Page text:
Journal of Hazardous Materials, Vol.137, No.2, 820-826, 2006
In situ oil/water separation using hydrophobic-oleophilic fibrous wall: A lab-scale feasibility stud for aroundwater cleanup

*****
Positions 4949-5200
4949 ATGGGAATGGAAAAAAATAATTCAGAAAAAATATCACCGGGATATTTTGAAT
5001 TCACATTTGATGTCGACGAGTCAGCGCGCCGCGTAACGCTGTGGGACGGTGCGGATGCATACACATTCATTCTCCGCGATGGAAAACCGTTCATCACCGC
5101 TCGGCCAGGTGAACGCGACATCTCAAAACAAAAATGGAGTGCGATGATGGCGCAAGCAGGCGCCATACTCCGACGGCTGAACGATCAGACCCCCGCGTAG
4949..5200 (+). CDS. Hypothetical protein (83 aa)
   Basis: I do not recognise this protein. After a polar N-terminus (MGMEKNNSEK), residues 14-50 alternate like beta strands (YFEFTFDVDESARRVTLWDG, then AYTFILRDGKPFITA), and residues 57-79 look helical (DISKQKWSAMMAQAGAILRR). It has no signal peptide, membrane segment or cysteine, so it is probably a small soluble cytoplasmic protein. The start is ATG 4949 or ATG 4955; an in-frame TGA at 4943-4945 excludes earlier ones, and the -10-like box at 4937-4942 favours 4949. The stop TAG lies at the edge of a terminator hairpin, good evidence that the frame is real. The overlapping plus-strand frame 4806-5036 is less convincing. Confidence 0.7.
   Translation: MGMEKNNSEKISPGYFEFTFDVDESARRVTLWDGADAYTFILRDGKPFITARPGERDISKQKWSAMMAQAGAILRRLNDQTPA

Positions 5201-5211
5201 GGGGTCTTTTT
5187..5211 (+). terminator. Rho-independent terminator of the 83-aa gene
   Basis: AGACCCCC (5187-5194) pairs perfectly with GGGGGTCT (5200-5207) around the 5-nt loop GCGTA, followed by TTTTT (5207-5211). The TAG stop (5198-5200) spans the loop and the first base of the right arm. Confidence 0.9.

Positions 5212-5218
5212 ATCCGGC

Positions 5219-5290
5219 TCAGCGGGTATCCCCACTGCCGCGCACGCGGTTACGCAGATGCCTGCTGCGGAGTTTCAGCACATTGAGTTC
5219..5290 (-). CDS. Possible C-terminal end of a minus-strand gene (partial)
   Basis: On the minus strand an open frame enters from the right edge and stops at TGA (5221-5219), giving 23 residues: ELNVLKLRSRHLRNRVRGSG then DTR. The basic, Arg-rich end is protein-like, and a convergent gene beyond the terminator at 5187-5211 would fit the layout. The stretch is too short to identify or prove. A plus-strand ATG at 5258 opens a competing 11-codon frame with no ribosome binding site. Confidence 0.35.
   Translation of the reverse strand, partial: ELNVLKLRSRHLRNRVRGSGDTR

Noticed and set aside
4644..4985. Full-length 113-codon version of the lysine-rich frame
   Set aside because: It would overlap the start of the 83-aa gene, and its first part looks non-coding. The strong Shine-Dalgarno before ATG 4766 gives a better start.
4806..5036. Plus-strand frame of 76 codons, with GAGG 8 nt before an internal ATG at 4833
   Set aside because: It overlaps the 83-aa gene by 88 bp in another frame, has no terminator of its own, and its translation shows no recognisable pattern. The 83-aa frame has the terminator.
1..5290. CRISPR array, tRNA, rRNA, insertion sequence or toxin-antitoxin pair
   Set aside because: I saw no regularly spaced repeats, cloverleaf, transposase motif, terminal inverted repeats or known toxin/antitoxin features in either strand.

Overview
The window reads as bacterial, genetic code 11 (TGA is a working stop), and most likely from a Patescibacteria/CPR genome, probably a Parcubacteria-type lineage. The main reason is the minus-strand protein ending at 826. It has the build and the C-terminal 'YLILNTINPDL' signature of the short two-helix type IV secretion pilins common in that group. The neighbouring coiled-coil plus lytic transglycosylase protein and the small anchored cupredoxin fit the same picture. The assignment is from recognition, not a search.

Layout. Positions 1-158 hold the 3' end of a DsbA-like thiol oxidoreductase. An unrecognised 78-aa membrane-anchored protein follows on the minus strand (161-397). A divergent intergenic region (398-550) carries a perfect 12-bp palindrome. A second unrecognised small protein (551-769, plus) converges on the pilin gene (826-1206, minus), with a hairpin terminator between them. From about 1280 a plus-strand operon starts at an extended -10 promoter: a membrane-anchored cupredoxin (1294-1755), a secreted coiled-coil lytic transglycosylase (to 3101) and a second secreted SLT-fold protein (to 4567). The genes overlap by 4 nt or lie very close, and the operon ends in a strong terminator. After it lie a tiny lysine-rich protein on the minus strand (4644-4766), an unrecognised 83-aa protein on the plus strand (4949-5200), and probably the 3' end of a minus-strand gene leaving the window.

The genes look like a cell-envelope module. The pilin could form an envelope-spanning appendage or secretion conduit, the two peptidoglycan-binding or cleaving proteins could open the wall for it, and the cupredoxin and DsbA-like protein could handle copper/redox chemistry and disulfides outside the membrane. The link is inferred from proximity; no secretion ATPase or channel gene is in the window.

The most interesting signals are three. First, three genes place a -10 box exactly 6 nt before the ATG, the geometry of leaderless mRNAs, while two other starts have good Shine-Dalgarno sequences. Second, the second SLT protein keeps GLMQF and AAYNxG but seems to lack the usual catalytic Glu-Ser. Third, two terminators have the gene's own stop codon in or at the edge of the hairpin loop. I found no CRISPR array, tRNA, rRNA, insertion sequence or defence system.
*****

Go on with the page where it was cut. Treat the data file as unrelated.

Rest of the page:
Kapok, a natural plant fiber, possesses excellent hydrophobic-oleophilic characteristics. Its innovative use as hydrophobic-oleophilic wall that allows permeation of oil but not water into an oil recovery well is proposed. Its performance was investigated through laboratory experiments, in which diesel was used as the experimental oil. A two-dimensional hydraulic flume was setup to physically model the oil/water separation by the kapok wall. The influences of packing density, kapok wall thickness and oil thickness on the oil recovery rate were examined. The oil permeability of the packed kapok decreased from 0.0165 cm(2) at 34 g/L packing density to 0.0038 cm(2) at 70 g/L packing density. The kapok wall exhibited complete rejection of water while allowed oil to permeate through. The excellent oil/water separation by the kapok wall was due to surface interaction between the kapok fibers and the oil, which resulted in spontaneous penetration and permeation of the oil through the kapok wall. The oil recovery rate increased with thickness of the oil layer in the feed stream. When the oil thickness exceeded 60 mm, a constant flux of 3.8-5.0, 3.2-3.3 and 2.5-2.7 L/(m(2) min) could be achieved by the kapok wall of 55-, 75- and 95-mm thick, respectively, under the natural pressure gradient. The kapok wall could be reused for several wetting/drying cycles, and only lost 27% of its initial oil permeability. (c) 2006 Elsevier B.V. All rights reserved.